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I am trying to make two VICE emulators on different machines to communicate.

They are both able to write and receive characters on a specific port of the local host, but they cannot communicate as the second instance of the emulator sees the port occupied by the first, and their inputs and outputs are not cross linked.

So I am trying to put netcat in between to manage the communication and cross-link input with output.

Emulator 1 sends characters to localhost:25232 and netcat -l -p 25232 captures its output

Emulator 2 does the same on the second machine.

My problem is: How do I make netcat on both machines and have them to communicate bi-directionally between them over TCP as they were linked by a null-modem cable?

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  • Hi, Can you use a cat5 cable but terminated with a serial connector ? It was a common setup when I was younger.
    – yagmoth555
    Jul 22, 2019 at 16:07

1 Answer 1

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Untested:

Use socat instead. Pick a different port, say 1234, and start socat on machine A listenening to this port, and also listening to 25232:

socat TCP-LISTEN:25232 TCP-LISTEN:1234

Then on machine B, connect to port 1234 on machine A:

socat TCP-LISTEN:25232 TCP:machine-b:1234

where machine-b is the DNS name or IP address.

Then start both VICE emulators.

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  • Great thanks! I firstly tested it inside the same machine with socat tcp-listen:25232 tcp-listen:25231 and the tunnel worked like a charm between two program instances on the two ports 25232 and 25231! Jul 24, 2019 at 9:39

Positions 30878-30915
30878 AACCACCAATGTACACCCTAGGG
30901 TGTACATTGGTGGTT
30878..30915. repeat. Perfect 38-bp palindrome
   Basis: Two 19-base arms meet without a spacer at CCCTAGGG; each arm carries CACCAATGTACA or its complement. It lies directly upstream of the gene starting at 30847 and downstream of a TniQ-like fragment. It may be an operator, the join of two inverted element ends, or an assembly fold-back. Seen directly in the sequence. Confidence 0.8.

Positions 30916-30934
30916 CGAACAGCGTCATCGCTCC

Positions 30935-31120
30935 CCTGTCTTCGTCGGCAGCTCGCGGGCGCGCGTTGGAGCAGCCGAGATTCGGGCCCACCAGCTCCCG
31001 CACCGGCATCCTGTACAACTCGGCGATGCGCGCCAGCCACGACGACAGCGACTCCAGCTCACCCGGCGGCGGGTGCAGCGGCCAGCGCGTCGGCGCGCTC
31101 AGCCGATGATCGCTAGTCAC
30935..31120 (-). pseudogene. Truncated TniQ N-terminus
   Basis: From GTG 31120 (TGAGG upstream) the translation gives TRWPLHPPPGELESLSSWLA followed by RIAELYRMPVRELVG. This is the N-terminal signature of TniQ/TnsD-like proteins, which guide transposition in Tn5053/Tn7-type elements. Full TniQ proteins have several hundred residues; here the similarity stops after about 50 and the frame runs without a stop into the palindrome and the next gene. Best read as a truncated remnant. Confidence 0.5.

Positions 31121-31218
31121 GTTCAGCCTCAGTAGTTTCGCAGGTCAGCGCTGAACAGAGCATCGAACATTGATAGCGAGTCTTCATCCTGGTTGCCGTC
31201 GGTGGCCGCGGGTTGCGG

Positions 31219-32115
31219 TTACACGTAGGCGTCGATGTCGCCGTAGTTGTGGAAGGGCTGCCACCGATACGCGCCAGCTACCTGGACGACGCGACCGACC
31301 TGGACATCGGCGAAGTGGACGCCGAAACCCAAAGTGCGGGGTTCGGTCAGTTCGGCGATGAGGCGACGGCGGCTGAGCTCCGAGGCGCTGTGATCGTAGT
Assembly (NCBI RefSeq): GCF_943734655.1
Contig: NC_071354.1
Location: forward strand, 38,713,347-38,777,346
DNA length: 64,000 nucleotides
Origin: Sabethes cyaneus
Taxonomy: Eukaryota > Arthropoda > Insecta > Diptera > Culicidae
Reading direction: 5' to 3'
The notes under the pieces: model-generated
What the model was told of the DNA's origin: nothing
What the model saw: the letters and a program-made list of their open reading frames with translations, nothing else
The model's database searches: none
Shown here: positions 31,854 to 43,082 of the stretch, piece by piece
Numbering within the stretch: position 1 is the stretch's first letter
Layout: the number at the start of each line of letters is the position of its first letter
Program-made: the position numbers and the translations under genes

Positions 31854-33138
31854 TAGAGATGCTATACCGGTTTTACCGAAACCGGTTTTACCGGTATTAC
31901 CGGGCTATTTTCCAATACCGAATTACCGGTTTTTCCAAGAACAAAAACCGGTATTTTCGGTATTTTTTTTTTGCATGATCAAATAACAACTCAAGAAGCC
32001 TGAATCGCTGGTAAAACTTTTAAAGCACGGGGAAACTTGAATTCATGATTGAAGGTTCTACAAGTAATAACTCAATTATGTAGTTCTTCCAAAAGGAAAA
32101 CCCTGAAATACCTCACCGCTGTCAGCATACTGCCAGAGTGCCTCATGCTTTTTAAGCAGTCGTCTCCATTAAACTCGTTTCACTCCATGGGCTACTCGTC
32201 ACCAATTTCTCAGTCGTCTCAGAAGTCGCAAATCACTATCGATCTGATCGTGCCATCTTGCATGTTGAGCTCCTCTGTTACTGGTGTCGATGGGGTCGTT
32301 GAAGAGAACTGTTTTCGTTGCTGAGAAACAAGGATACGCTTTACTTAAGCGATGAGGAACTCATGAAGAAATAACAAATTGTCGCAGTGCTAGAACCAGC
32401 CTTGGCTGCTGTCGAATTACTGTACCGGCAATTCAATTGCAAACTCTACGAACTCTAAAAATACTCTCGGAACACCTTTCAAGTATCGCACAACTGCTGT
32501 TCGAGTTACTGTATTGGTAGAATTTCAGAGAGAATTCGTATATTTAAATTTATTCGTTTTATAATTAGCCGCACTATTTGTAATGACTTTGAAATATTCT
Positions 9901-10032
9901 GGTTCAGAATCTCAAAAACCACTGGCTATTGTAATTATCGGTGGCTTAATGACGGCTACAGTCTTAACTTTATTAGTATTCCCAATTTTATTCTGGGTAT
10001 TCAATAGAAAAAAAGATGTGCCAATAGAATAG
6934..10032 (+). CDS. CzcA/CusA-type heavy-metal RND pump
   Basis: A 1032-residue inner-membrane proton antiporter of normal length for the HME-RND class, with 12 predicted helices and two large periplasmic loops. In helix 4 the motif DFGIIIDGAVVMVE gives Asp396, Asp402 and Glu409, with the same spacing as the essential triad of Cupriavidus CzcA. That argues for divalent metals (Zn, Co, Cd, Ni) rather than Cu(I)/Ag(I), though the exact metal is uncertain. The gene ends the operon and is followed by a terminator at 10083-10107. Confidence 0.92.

• Between the two machines the dialogue works. Something arrives from A to B and also from B to A, too bad that the characters appear altered. Probably because I am using two 8-bit emulators (emulated c64), they use 8-bit chars and it's likely that the communication adds some bit that changes the chars meaning. I need just a way to dump the transmission and see where is the problem. Thanks a lot so far! Jul 24, 2019 at 16:13
  • socat shouldn't change anything, but maybe the emulator does. You can use socat -v (text with escapes) or socat -x (hexadecimal) to see the data transferred.
    – dirkt
    Jul 25, 2019 at 3:33
  • You were right - the garbled chars were due to the emulator and... it works! With this technique I could emulate two old vintage Commodore VIC-20 and make them net-play on the same LAN. Truly awesome!! A last tip... I noticed that at half of the net-play socat exited, how can I prevent the connection to fall? are the keywords fork/reuseaddr etc useful to make it stay stable? Jul 26, 2019 at 17:20
  • I don't know why it exited, so I don't know how to make it stable ... any error messages on exit? If the emulator is closing the connection for some reason, there's no way to make it "stable". Yes, you can use fork/reusaddr etc. to make it repeatable, if the emulator closes the connection and opens a new one. But I guess the gameplay still will interrupt in some way.
    – dirkt
    Jul 26, 2019 at 17:23

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